- Cape teacher accused of assaulting student at football game (10/23/16)41
- Pedestrian killed during traffic collision on I-55 (10/23/16)9
- Scott County Sheriff Rick Walter faces challenge from criminal investigator Wes Drury (10/21/16)8
- Shooting injures two people in Cape early Tuesday (10/19/16)34
- 18-year-old killed in one-car crash Thursday morning (10/21/16)1
- Man arrested after dispute at school spurs brief lockdown (10/21/16)6
- 'I feel for them' (10/20/16)1
- Hundreds turn out for VintageNOW fundraiser (10/23/16)3
- Crews are working on the new Drury Hotel (10/21/16)4
- Benton man accused of statutory rape, selling pot (10/20/16)1
Local residents helped save the river, will help determine its future
Serious efforts to protect the Cache River began in the early 1980s as a reaction to plans to drain the remaining swamps. Residents took up the cause, and decisions were made to preserve the area, said Laura Keefer of the Illinois State Water Survey. The state water survey office became involved to help document the area.
But it wouldn't have happened without local involvement, Keefer said. "Local people have a lot to be proud of. If it wasn't for them from the very beginning, this wouldn't have happened."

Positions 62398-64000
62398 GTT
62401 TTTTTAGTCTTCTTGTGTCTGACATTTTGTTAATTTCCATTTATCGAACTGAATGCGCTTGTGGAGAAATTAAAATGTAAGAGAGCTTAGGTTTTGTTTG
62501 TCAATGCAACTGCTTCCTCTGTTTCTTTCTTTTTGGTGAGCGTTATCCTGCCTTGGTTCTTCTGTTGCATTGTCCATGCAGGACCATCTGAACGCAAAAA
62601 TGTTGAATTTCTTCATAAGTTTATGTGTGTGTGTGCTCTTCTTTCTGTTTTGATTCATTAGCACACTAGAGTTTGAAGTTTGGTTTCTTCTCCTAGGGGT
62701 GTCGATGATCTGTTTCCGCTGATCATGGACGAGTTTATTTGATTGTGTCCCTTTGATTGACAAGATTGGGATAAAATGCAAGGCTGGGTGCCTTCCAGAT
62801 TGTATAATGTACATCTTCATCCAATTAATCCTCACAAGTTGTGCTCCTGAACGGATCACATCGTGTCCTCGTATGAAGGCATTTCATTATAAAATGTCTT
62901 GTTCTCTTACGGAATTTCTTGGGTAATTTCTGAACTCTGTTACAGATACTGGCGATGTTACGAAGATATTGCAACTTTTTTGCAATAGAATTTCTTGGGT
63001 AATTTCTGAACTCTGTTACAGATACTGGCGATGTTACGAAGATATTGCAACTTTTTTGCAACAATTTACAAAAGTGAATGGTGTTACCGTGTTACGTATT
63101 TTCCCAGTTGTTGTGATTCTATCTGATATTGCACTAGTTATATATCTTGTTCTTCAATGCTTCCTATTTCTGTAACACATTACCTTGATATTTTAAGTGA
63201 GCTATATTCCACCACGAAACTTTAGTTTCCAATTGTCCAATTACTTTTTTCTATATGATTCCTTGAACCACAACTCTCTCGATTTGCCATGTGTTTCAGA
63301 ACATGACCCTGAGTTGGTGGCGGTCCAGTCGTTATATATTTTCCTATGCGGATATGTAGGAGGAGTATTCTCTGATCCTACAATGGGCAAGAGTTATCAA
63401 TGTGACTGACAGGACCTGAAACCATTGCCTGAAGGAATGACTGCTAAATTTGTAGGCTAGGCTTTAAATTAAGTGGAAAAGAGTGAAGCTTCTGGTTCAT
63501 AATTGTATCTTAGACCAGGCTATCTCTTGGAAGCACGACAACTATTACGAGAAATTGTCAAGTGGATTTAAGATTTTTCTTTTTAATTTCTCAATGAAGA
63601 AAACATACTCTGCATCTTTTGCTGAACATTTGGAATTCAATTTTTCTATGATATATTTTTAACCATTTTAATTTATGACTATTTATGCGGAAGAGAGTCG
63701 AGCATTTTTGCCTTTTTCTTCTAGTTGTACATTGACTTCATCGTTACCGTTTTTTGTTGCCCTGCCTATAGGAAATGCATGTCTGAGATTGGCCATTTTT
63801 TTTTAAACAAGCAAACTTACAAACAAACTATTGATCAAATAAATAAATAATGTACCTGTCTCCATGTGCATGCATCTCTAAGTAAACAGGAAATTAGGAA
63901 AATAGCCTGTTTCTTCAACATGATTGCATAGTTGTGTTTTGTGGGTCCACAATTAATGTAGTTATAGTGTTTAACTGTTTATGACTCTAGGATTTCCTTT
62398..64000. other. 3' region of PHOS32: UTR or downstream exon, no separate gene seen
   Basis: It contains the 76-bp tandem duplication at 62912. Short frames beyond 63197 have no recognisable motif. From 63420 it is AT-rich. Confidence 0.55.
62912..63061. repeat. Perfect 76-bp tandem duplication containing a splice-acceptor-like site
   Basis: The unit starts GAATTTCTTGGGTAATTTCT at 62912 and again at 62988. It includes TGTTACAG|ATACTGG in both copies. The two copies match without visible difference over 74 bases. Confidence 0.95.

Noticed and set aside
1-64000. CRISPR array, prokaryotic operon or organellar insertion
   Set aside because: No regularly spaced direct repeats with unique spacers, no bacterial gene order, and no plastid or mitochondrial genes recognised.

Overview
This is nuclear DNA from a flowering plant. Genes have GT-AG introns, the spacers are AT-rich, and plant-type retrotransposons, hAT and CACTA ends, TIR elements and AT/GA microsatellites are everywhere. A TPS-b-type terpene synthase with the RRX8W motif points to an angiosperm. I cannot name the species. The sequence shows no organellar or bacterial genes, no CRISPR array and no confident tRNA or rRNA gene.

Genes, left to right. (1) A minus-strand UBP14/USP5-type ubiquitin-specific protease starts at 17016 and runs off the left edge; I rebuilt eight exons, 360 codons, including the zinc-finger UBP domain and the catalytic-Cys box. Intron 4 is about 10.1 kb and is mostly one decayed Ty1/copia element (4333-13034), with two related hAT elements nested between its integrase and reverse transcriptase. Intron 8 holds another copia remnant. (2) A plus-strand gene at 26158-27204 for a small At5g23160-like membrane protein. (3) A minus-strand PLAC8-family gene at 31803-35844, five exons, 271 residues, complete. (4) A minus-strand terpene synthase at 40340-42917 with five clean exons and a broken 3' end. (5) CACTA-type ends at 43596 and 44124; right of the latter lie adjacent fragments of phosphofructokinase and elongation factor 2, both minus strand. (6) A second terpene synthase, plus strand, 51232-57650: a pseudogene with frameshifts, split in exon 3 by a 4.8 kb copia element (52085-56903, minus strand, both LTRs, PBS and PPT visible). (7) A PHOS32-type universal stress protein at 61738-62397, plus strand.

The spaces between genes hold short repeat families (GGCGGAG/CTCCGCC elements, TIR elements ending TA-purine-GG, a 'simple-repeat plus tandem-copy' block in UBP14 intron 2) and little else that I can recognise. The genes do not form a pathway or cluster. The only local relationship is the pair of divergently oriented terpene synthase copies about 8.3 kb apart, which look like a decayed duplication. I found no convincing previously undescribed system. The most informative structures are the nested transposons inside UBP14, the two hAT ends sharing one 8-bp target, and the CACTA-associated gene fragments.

The final chapter on the Cache River will involve restoring the river to its original channel. How and when to do so hasn't been debated or planned, said Don Hankla, chairman of Friends of the Cache.
The upper and lower stretches of the Cache were severed in 1915 when a channel was dug to the Ohio River. Called the Post Creek cutoff, discussions will determine how and if it should be changed or eliminated, Hankla said.
But in the meantime Hankla, a former official of the U.S. Fish and Wildlife Service, appreciates the cooperative effort in place to protect and enhance the Cache.
"Government is not taking anything away from anybody," he said. "We are giving the landowners a way to improve their soil."
Changing the Post Creek cutoff would be a good idea if done properly, Hankla said. "That's the end game, but there are lots of benefits that will be gained whether or not that will actually be done."
-- Rudi Keller